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Ausstellung 100 Jahre Wirkungsquantum

H.-Chr Dehne A été écrit sous une forme ou une autre pendant la plus grande partie de sa vie. Vous pouvez trouver autant d'inspiration de Ausstellung 100 Jahre Wirkungsquantum Aussi informatif et amusant. Cliquez sur le bouton TÉLÉCHARGER ou Lire en ligne pour obtenir gratuitement le livre de titre $ gratuitement.

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The Probability Interpretation and the Statistical Transformation Theory the Physical Interpretation and the Empirical and Mathematical Foundations of Quantum Mechanics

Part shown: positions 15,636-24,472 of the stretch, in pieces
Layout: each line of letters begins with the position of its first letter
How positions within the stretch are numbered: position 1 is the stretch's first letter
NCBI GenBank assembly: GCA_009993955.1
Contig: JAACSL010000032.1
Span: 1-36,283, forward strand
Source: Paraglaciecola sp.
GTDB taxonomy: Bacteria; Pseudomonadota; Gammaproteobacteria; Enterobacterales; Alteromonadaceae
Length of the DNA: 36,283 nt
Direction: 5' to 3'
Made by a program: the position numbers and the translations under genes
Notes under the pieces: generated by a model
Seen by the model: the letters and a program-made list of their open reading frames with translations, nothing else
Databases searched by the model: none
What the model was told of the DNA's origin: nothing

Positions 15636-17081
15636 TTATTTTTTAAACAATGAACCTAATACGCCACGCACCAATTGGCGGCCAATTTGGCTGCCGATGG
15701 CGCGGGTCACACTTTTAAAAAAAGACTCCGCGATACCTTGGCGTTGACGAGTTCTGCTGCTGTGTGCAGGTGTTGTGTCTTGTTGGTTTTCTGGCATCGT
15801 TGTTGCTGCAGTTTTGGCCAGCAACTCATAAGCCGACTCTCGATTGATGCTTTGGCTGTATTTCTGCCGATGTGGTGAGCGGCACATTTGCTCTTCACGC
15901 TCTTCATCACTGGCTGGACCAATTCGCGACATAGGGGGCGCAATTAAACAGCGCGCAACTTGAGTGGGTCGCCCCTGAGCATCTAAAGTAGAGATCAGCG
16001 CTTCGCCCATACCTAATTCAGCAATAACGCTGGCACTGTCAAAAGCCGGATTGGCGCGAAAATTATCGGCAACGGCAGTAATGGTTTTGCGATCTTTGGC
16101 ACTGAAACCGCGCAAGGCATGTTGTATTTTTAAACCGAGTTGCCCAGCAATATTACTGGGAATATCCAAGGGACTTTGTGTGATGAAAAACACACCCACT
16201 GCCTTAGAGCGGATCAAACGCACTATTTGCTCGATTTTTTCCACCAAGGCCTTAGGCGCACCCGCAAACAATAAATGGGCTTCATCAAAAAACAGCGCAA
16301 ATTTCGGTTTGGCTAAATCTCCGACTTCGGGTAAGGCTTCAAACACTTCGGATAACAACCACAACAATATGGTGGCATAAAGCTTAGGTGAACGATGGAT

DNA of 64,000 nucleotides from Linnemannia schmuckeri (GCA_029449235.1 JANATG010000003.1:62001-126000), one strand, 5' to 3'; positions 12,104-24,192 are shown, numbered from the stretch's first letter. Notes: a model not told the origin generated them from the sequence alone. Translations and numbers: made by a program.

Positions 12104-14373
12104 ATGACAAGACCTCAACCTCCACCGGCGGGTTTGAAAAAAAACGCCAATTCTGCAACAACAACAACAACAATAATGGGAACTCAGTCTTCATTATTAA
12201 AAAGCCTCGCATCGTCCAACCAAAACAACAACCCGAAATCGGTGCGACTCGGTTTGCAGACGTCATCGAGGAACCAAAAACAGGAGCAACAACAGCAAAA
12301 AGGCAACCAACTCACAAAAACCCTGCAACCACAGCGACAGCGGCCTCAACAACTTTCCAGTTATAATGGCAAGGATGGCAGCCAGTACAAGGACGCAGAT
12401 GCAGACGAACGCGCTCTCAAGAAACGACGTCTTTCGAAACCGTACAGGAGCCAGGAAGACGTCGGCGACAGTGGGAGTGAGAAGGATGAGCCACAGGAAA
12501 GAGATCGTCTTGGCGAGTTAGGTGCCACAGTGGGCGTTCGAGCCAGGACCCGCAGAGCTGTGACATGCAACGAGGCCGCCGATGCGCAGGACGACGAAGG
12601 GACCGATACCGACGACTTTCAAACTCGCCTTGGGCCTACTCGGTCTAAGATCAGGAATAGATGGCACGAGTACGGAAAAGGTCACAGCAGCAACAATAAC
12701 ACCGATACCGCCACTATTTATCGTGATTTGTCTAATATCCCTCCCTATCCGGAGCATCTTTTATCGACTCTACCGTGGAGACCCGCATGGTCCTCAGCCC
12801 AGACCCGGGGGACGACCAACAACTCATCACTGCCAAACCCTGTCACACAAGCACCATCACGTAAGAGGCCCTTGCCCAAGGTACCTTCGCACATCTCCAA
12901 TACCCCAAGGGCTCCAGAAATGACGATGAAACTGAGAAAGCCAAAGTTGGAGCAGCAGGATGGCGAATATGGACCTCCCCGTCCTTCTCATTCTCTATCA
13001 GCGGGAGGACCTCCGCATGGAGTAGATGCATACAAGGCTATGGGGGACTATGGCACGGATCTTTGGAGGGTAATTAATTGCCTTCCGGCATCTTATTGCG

Quantum Theory, together with the principles of special and general relativity, constitute a scientific revolution that has profoundly influenced the way in which we think about the universe and the fundamental forces that govern it. The Historical Development of Quantum Theory is a definitive historical study of that scientific work and the human struggles that accompanied it from the beginning. Drawing upon such materials as the resources of the Archives for the History of Quantum Physics, the Niels Bohr Archives, and the archives and scientific correspondence of the principal quantum physicists, as well as Jagdish Mehra's personal discussions over many years with most of the architects of quantum theory, the authors have written a rigorous scientific history of quantum theory in a deeply human context. This multivolume work presents a rich account of an intellectual triumph: a unique analysis of the creative scientific process. The Historical Development of Quantum Theory is science, history, and biography, all wrapped in the story of a great human enterprise. Its lessons will be an aid to those working in the sciences and humanities alike.